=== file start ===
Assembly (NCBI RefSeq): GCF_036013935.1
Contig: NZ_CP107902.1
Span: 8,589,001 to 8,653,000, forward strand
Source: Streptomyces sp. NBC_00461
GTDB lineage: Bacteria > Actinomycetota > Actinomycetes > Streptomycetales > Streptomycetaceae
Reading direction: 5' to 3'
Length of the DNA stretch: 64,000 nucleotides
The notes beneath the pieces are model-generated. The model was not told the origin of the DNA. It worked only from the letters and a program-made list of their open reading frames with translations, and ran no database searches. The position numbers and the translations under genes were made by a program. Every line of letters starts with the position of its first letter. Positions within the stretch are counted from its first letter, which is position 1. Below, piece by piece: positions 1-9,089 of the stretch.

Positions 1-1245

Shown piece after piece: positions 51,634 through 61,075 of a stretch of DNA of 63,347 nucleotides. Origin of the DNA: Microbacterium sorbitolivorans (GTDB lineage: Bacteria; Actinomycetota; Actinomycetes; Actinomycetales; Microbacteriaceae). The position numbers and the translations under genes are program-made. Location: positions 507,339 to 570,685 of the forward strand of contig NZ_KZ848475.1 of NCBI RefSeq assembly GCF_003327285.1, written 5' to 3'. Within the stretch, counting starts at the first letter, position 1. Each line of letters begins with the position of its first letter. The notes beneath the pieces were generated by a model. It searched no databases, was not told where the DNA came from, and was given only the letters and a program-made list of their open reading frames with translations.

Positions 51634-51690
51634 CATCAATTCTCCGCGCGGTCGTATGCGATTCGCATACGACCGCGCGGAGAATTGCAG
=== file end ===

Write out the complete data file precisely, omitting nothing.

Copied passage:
Assembly (NCBI RefSeq): GCF_036013935.1
Contig: NZ_CP107902.1
Span: 8,589,001 to 8,653,000, forward strand
Source: Streptomyces sp. NBC_00461
GTDB lineage: Bacteria > Actinomycetota > Actinomycetes > Streptomycetales > Streptomycetaceae
Reading direction: 5' to 3'
Length of the DNA stretch: 64,000 nucleotides
The notes beneath the pieces are model-generated. The model was not told the origin of the DNA. It worked only from the letters and a program-made list of their open reading frames with translations, and ran no database searches. The position numbers and the translations under genes were made by a program. Every line of letters starts with the position of its first letter. Positions within the stretch are counted from its first letter, which is position 1. Below, piece by piece: positions 1-9,089 of the stretch.

Positions 1-1245

Shown piece after piece: positions 51,634 through 61,075 of a stretch of DNA of 63,347 nucleotides. Origin of the DNA: Microbacterium sorbitolivorans (GTDB lineage: Bacteria; Actinomycetota; Actinomycetes; Actinomycetales; Microbacteriaceae). The position numbers and the translations under genes are program-made. Location: positions 507,339 to 570,685 of the forward strand of contig NZ_KZ848475.1 of NCBI RefSeq assembly GCF_003327285.1, written 5' to 3'. Within the stretch, counting starts at the first letter, position 1. Each line of letters begins with the position of its first letter. The notes beneath the pieces were generated by a model. It searched no databases, was not told where the DNA came from, and was given only the letters and a program-made list of their open reading frames with translations.

Positions 51634-51690
51634 CATCAATTCTCCGCGCGGTCGTATGCGATTCGCATACGACCGCGCGGAGAATTGCAG